SUSTAINABLE INFRASTRUCTURE

Commenting in his capacity as chairperson of the Presidential Infrastructure Championing Initiative (PICI), President Jacob Zuma recently provided an update on the progress of several cross-border and regional infrastructure projects championed by the heads-of-State cluster and aimed at accelerating regional trade.
The PICI served to link African heads of State to specific infrastructure corridors to ensure strategic political leadership in the championing of cross-border infrastructure projects.
These were projects that were aimed at ultimately unlocking the economic potential of the continent and providing development opportunities for communities, cities and regions, Zuma explained.
Addressing the thirty-second summit of the New Partnership for Africa’s Development (Nepad) Head of State Governments and Orientation Committee, he said South Africa continued to ensure the advancement of multimodal infrastructure in the cross-border North-South Corridor; including road, rail, border posts, bridges, ports, energy and other related infrastructure.
The corridor passed through 12 countries, namely Tanzania, Congo, Malawi, Zimbabwe, South Africa, Zambia, Botswana, Mozambique, Kenya, Ethiopia, Sudan and Egypt.
“Through this initiative we are leading the charge in infrastructure development across the continent and these projects form the nucleus of the implementation of the broader Programme for Infrastructure Development in Africa,” he commented.
Commenting on the “missing link” of the Trans-Sahara Highway – a road corridor aimed at improving and easing border formalities on an existing trade route across the Sahara Desert – Zuma outlined that the construction of the remaining 100 km stretch across Algeria would start early this year.
“The construction of this highway is expected to be completed by 2017,” he noted.
Meanwhile, the roll-out of a fibre-optic network from Algeria to Nigeria through Niger was also set to start later this year, while the PICI’s objective to connect five capital cities through broadband links had been completed in 2013.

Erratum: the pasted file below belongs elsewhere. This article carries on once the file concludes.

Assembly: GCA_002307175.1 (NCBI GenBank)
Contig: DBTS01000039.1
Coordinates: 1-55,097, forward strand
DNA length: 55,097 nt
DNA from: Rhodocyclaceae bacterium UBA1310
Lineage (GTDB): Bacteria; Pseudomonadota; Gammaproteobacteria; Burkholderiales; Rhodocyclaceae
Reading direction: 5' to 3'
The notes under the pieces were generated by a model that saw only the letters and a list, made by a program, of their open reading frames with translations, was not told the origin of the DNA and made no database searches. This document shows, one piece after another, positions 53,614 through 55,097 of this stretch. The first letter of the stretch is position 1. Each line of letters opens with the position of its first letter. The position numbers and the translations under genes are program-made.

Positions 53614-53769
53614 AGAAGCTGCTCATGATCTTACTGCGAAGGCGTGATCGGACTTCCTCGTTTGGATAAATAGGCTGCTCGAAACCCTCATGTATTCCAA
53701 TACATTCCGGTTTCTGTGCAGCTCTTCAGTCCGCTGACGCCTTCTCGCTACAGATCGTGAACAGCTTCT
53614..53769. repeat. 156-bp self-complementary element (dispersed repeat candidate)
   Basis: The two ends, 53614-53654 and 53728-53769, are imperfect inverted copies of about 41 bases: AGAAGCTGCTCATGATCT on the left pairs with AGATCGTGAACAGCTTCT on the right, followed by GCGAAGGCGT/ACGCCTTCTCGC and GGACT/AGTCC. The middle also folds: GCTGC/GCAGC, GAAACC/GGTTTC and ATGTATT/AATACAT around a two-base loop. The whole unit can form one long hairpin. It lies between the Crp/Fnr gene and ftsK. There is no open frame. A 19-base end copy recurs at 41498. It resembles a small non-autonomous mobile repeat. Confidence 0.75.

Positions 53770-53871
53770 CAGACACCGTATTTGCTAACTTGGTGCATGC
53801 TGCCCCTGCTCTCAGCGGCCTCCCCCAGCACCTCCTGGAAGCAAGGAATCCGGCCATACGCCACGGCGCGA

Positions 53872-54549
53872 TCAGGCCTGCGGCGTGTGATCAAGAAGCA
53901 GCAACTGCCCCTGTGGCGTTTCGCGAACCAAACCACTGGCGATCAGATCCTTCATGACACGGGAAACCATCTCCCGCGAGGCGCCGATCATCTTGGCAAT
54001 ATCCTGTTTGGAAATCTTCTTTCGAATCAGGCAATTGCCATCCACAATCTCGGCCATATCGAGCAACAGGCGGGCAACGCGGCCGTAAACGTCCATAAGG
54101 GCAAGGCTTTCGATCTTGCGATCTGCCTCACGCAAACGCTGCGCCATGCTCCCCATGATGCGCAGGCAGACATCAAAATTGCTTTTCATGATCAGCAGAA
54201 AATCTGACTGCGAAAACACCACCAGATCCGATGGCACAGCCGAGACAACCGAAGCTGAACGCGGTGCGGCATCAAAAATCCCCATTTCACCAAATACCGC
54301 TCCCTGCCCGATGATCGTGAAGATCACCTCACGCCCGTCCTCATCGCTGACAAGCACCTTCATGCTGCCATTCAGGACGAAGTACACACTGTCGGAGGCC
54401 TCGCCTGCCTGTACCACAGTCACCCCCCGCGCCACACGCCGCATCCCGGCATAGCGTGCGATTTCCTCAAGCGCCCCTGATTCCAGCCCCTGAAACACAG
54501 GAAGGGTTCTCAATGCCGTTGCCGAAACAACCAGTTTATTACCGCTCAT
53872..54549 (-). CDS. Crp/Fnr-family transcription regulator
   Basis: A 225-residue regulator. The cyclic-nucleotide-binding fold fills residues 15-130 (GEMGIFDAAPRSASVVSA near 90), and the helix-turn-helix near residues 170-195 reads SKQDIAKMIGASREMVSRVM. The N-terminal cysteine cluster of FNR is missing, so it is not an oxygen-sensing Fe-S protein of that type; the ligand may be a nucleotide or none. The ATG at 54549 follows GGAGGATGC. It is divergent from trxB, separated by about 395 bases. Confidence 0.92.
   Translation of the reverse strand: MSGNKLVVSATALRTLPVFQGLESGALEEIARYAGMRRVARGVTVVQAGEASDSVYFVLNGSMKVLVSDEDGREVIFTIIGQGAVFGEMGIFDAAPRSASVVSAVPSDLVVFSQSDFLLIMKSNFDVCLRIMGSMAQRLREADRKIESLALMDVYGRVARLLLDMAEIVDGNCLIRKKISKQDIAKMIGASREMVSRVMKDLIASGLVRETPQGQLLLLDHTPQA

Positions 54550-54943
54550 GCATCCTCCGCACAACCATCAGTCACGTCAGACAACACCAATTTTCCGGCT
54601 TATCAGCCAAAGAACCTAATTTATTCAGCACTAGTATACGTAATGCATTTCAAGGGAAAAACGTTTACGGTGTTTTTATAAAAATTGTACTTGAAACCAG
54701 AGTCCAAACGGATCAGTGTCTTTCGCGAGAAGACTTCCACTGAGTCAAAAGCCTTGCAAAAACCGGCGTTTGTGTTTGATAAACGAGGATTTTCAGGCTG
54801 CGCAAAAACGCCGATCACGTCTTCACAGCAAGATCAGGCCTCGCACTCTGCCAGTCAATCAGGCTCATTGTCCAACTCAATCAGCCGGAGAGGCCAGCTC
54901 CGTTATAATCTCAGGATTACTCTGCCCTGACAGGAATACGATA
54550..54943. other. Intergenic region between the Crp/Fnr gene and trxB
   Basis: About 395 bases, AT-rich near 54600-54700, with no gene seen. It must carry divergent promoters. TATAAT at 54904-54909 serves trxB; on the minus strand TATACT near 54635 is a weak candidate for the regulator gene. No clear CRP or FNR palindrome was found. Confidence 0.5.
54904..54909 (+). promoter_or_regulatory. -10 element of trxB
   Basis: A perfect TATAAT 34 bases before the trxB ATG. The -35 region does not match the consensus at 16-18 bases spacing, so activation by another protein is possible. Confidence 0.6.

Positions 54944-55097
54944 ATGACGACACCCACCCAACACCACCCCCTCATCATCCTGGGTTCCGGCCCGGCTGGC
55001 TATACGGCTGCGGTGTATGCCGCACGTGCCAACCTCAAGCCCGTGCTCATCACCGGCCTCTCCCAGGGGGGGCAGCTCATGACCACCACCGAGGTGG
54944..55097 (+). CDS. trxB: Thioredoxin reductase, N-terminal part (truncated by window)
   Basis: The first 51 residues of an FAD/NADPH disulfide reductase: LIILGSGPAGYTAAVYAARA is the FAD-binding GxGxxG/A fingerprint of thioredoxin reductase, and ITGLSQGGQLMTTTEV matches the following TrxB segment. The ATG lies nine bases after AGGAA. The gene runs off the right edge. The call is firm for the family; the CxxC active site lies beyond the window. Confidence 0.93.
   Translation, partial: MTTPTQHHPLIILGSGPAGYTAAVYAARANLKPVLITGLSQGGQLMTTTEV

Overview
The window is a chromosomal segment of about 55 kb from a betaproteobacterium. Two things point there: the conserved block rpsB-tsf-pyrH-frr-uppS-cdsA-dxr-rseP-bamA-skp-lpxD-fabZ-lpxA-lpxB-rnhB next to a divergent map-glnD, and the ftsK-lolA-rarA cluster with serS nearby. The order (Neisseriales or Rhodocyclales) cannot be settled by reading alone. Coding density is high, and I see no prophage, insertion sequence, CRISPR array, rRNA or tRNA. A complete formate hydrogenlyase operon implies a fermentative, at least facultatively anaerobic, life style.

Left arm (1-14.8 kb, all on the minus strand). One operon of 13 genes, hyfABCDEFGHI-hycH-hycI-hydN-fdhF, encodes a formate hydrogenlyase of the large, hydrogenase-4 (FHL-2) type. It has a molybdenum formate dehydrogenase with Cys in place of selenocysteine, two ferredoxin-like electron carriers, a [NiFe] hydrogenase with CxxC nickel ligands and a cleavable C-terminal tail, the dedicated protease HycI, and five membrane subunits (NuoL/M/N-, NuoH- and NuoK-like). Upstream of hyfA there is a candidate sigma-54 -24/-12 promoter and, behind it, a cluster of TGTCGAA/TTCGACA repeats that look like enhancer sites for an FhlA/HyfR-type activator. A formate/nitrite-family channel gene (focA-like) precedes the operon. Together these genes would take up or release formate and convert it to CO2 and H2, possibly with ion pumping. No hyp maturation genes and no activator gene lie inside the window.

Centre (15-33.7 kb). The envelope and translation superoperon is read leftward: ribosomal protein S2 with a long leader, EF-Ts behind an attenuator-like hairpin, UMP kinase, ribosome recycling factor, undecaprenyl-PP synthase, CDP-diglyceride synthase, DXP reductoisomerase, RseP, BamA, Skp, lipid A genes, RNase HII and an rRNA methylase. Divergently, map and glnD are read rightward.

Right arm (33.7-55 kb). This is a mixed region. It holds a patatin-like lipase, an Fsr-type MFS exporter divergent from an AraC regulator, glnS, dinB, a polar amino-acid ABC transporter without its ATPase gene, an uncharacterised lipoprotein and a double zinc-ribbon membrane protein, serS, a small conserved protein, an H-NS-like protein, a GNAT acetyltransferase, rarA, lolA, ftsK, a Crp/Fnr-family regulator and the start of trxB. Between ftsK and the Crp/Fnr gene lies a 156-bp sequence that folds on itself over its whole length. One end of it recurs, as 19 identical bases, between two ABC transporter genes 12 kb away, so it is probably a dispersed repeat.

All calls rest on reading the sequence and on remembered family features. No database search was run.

“All the five countries are now interconnected and linked to the submarine cables at Mombasa and Dar es Salaam.This brings this particular PICI project to successful completion within three years as planned and is a flagship successful project for the PICI,” he noted.
Zuma further revealed that the West African Economic and Monetary Union had agreed to finance all technical studies related to the Dakar¬–Ndjamena–Djibouti road and rail link, which were expected to be completed at the end of November. The project implementation phase was due to start before 2018.
Meanwhile, the execution of contracts for the early gas phase on the Nigeria–Algeria gas pipeline, known as the TransSaharan gas pipeline, were in progress.
Moreover, two workshops were planned for 2015 to finalise the detailed design stage of the Kinshasa–Brazzaville Bridge road and rail project, after which the project would move to the tender process for construction of the bridge – envisaged to be completed by 2025.
Further, Zuma said the prefeasibility study for the establishment of a navigational line from Lake Victoria to the Mediterranean Sea via the River Nile project, in Egypt, was now expected to be completed by the end of May.
“The project would also embrace an intermodal transport system… and to enhance data collection, missions to Sudan, South Sudan and Uganda are planned for February. The project is expected to be operational by 2023,” he noted.
“Significant progress”, meanwhile, continued to be made with the North–South road, rail and related infrastructure corridor, managed by South Africa.
“In addition, a number of hard and soft infrastructure issues and projects are in progress and are being addressed. To date, there are various projects in various stages of the project lifecycle, including road, rail, bridge, border posts and energy projects,” he said.
Among these, South Africa and Zimbabwe continued to work together to improve operations at the Beit Bridge border post.
The PICI Ministerial Working Group had also, at a January 16 meeting, recommended that a number of energy projects be developed. These would include the Strategic North–South Transmission Line, the Sahel Desert Tech Solar Project and the Central Power Transmission Line.
The Ministerial committee had, in addition, recommended that South Africa champion the manufacturing and production of locomotives and wagons as part of a “deepened industrialisation drive”.
Zuma emphasised the importance of infrastructure as a means to ensure sustainable development, stating that Africa was “on the right track”.
Further, he stressed that, in addition to regional infrastructure plans, countries on the continent also had to invest in national infrastructure.

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